Full references (including those not matched with items on IDEAS)

Citations

Citations are extracted by the CitEc Project, subscribe to its RSS feed for this item.
as in new window

Cited by:
  1. Yilmaz Akyüz, 2005. "The WTO Negotiations on Industrial Tariffs : What is at Stake for Developing Countries?," Trade Working Papers 22080, East Asian Bureau of Economic Research.
  2. Jeffrey G. Williamson, 2003. "Was It Stolper-Samuelson, Infant Industry or Something Else? World Trade Tariffs 1789-1938," NBER Working Papers 9656, National Bureau of Economic Research, Inc.
  3. Cole, Harold L. & Ohanian, Lee E. & Riascos, Alvaro & Schmitz, James Jr, 2005. "Latin America in the rearview mirror," Journal of Monetary Economics, Elsevier, vol. 52(1), pages 69-107, January.
  4. Tasso Adamopoulos, 2008. "Land Inequality and the Transition to Modern Growth," Review of Economic Dynamics, Elsevier for the Society for Economic Dynamics, vol. 11(2), pages 257-282, April.
  5. Leonardo Villar & Pilar Esguerra, . "Comercio Exterior Colombiano En El Siglo Xx," Borradores de Economia 358, Banco de la Republica de Colombia.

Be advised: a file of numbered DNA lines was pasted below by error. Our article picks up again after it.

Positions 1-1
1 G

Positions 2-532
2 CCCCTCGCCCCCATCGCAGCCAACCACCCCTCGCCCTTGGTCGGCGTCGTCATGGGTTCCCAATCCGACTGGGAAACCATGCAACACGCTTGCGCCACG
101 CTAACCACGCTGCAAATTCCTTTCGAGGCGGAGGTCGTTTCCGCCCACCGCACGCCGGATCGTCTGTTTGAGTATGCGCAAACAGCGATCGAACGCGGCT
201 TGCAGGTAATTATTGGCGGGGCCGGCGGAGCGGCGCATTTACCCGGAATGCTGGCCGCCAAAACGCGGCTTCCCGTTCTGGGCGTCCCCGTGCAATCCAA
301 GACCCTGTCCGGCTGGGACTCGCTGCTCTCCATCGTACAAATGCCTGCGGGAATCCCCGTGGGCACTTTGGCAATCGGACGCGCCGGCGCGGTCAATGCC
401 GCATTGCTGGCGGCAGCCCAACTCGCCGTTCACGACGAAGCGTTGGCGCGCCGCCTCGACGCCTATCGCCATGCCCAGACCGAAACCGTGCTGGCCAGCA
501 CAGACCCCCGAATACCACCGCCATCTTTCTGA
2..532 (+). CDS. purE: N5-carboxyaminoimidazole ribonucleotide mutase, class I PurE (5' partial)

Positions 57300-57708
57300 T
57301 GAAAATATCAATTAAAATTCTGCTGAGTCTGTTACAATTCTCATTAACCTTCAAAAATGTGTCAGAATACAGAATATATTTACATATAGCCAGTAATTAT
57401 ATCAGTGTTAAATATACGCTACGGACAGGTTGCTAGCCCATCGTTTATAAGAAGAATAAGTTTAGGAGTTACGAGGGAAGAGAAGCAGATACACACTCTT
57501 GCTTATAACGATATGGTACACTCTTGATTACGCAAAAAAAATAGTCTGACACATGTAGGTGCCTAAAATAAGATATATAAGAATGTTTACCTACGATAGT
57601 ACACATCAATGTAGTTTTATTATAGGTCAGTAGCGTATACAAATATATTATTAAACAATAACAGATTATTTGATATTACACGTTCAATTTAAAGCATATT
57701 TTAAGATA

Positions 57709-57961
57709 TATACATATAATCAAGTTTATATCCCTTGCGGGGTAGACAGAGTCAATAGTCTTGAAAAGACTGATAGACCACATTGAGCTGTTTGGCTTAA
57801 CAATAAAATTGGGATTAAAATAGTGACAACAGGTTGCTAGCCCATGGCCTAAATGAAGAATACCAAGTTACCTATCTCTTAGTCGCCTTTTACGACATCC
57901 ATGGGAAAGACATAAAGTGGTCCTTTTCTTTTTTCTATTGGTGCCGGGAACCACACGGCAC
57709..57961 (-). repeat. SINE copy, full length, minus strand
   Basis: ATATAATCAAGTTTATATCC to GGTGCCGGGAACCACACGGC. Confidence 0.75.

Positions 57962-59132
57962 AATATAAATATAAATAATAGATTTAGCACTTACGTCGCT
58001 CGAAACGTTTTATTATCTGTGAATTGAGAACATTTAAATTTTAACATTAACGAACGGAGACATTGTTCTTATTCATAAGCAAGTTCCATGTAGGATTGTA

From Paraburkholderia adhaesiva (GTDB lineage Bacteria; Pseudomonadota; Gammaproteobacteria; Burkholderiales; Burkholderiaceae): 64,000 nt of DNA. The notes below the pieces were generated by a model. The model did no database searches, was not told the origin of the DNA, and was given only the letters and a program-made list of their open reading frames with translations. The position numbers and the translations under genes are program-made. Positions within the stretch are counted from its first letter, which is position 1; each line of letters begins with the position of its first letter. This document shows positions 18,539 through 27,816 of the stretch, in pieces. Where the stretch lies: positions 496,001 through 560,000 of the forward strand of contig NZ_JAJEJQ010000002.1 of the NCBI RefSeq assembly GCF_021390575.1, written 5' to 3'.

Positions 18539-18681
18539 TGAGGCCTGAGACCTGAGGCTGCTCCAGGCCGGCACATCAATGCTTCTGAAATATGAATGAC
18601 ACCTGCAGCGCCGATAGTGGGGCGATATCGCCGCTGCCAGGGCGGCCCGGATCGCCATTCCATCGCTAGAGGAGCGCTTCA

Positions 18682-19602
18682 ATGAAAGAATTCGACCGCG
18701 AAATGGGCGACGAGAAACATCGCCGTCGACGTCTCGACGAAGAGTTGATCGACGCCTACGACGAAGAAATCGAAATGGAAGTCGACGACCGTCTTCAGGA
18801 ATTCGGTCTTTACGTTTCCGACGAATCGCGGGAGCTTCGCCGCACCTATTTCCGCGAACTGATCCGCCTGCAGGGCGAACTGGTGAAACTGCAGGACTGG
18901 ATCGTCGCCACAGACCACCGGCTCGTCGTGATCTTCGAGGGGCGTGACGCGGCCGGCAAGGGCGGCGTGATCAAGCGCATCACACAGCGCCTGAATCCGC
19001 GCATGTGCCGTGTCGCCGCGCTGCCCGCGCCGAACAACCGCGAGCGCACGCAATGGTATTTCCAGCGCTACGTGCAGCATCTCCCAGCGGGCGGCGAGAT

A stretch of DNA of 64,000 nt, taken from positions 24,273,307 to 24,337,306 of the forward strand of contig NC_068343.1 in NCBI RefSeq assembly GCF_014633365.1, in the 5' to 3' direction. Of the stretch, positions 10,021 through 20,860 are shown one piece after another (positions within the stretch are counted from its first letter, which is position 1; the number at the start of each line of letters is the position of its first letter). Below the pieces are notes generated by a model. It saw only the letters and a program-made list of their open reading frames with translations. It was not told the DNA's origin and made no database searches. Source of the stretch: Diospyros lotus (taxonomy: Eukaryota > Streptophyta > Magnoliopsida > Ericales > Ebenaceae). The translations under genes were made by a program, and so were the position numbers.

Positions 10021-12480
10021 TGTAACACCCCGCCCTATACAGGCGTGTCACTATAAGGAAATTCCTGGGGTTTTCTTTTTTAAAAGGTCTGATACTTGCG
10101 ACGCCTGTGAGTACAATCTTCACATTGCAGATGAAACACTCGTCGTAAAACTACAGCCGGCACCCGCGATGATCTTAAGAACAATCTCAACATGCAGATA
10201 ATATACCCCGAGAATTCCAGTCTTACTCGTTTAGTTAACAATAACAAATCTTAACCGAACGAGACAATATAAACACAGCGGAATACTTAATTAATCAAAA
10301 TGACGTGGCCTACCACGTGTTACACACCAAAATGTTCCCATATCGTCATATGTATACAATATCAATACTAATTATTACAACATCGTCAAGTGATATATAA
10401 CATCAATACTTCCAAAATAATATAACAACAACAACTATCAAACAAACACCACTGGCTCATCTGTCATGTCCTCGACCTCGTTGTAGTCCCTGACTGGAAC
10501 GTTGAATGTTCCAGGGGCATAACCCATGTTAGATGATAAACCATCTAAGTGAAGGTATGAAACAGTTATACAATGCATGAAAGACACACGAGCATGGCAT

6. Carlo Pietrobelli & Silvia Nenci, 2007. "Does tariff liberalization promote trade? Latin America in the long run (1900-2000)," Working Papers 0704, CREI Università degli Studi Roma Tre, revised 2007.
  7. Leonardo Villar & Pilar Esguerra, 2005. "El Comercio Exterior Colombiano En El Siglo Xx," BORRADORES DE ECONOMIA 002468, BANCO DE LA REPÚBLICA.

Lists

This item is not listed on Wikipedia, on a reading list or among the top items on IDEAS.

Statistics

Access and download statistics

Corrections

When requesting a correction, please mention this item's handle: RePEc:nbr:nberwo:9401. See general information about how to correct material in RePEc.

For technical questions regarding this item, or to correct its authors, title, abstract, bibliographic or download information, contact: ().

If you have authored this item and are not yet registered with RePEc, we encourage you to do it here. This allows to link your profile to this item. It also allows you to accept potential citations to this item that we are uncertain about.

If references are entirely missing, you can add them using this form.

If the full references list an item that is present in RePEc, but the system did not link to it, you can help with this form.

If you know of missing items citing this one, you can help us creating those links by adding the relevant references in the same way as above, for each refering item. If you are a registered author of this item, you may also want to check the "citations" tab in your profile, as there may be some citations waiting for confirmation.

Please note that corrections may take a couple of weeks to filter through the various RePEc services.